Monday, Jun. 17, 2019

3 ways to spot an unreliable business partner

By COFACE · May 15, 2017

Do you trust all of your clients to pay their bills on time? Whether you're a SME just starting to export or large enterprise with years of export experience, clients can be financially unstable and you won't have any idea. You might continue to supply them goods or services while they still have unpaid invoices, and the amount they owe your business continues to rise.

If they continually put off paying you, it's a clear sign that they're becoming financially untrustworthy, and you might need to reconsider how you do business with them. To protect your business against these types of clients, take out trade credit insurance from Coface. To learn how to spot when one of your clients is becoming a financial risk, read on.

1. They constantly ignore your credit payment terms

Your credit payment terms are your first line of defence against late payments. You can offer slight discounts to businesses that pay on time, and you can give your expected payment time. This is a standard way to ask your debtors to fill their invoices, but some of them consistently ignore your terms, even after discussing them with you.

For example, if you ask a debtor to pay their invoice within 30 days and give them a maximum of 45 to complete payment, but they take far longer than seven weeks to get you the money, they are clearly not taking note of your terms.

It's unlikely that they're doing it out of negligence. Rather, they're taking time to pay their debts because they don't have sufficient working capital to remain financially stable. The longer they take to pay invoices, the more they are relying on sales, and the less financially stable they are.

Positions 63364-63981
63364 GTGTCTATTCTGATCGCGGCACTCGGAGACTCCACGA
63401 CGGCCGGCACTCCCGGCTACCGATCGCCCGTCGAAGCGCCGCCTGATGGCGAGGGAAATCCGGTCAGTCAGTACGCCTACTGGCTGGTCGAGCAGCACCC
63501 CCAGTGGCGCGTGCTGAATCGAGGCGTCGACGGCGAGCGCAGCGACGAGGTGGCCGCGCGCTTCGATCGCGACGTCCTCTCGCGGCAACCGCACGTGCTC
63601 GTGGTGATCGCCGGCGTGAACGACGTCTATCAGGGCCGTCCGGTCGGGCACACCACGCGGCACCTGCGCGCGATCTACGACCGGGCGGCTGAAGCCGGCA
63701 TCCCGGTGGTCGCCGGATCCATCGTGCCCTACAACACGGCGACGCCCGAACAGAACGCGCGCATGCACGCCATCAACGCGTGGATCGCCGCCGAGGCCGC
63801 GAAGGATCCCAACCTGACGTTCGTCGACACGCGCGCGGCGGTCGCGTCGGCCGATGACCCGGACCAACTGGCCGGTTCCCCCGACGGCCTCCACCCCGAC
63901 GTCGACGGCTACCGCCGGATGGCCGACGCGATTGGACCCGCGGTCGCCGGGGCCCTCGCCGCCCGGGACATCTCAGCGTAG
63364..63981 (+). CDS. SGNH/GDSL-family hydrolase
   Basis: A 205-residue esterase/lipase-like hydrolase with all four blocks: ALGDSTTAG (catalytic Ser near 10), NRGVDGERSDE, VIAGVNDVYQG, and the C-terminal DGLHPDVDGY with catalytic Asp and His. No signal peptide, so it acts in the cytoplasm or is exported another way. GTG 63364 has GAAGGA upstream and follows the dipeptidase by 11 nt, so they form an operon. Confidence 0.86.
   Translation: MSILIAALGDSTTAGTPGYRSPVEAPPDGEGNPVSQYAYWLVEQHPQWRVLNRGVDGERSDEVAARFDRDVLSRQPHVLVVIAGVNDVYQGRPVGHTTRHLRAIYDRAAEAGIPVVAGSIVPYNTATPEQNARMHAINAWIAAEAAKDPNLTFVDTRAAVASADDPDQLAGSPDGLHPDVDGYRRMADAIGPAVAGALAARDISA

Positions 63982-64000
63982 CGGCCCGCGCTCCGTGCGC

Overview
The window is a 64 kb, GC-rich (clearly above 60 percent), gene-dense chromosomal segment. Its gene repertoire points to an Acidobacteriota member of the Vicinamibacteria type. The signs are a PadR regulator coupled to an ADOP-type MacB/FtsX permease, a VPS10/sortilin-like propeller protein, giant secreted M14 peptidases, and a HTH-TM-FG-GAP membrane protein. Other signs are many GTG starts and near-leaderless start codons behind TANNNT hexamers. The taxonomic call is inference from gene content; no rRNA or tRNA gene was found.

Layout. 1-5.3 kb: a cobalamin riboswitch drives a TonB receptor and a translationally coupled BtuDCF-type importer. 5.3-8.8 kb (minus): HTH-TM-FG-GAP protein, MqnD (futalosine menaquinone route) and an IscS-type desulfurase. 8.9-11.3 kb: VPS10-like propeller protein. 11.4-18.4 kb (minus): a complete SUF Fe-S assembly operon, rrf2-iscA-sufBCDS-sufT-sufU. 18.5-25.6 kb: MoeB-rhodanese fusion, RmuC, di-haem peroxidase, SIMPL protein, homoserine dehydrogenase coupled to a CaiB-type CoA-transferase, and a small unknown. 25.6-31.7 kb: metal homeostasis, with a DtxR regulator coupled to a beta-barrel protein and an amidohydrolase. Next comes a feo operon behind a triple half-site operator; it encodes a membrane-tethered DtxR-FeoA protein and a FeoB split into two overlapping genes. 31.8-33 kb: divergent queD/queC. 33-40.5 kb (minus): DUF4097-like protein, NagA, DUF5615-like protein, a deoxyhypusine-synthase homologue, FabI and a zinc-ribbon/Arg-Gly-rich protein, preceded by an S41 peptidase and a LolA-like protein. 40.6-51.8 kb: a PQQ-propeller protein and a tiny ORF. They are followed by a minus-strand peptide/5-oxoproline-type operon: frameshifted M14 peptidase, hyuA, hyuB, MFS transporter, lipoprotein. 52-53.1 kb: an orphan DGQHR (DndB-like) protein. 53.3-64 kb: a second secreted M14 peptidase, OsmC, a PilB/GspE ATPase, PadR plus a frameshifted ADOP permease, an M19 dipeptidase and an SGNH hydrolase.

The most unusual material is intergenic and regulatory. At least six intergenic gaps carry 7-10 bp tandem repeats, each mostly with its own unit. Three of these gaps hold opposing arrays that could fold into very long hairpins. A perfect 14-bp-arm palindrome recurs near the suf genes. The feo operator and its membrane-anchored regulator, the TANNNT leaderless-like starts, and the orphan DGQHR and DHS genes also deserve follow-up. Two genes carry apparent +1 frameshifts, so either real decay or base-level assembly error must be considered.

2. They stop replying to your correspondence

One clear indicator that a client is becoming less reliable, and that they might need to be approached by a debt collector, is that they stop replying to your correspondence altogether. A lot of the time, people who owe you money will accept your calls and reply to your emails because they'll want to assure you that they know what they have to pay, and they're doing all they can.

However, if they've really run into financial difficulty, they might completely ignore all of your correspondence. If they stop picking up your phone calls or replying to your voice messages and emails, alarm bells should start ringing.

One way to avoid this doing your research on the background of a business before dealing with them by asking for trade references. However, a better way to find out about a business is to obtain mercantile reports as they're unlikely to provide a reference from a business they haven't paid.

Your clients might have a history of missed payments, so check them out before working with them.

3. They take longer than the national average to pay their invoices

Internationally, it takes a business 6 days past the due date to pay their invoices, according to research from Market Invoice. Of course, it's only an average, so there are many that pay on time. In Australia, however, businesses take a lot longer.

Dun & Bradstreet research suggests businesses take an average of 14.4 days past the due date to pay their invoices. Bigger businesses take a whopping 18.2 days. Market Invoice reports that Australian businesses are the slowest in the world for paying their invoices.

If your debtors are taking longer than 15 days past the due date to pay their invoices, you should be wary of their financial situation. They might not be stable, or able to pay your invoices at all, and trade credit insurance could be your only option.

To talk more about how Coface can help your business to remain financially stable, even when your clients are not, contact our team today.

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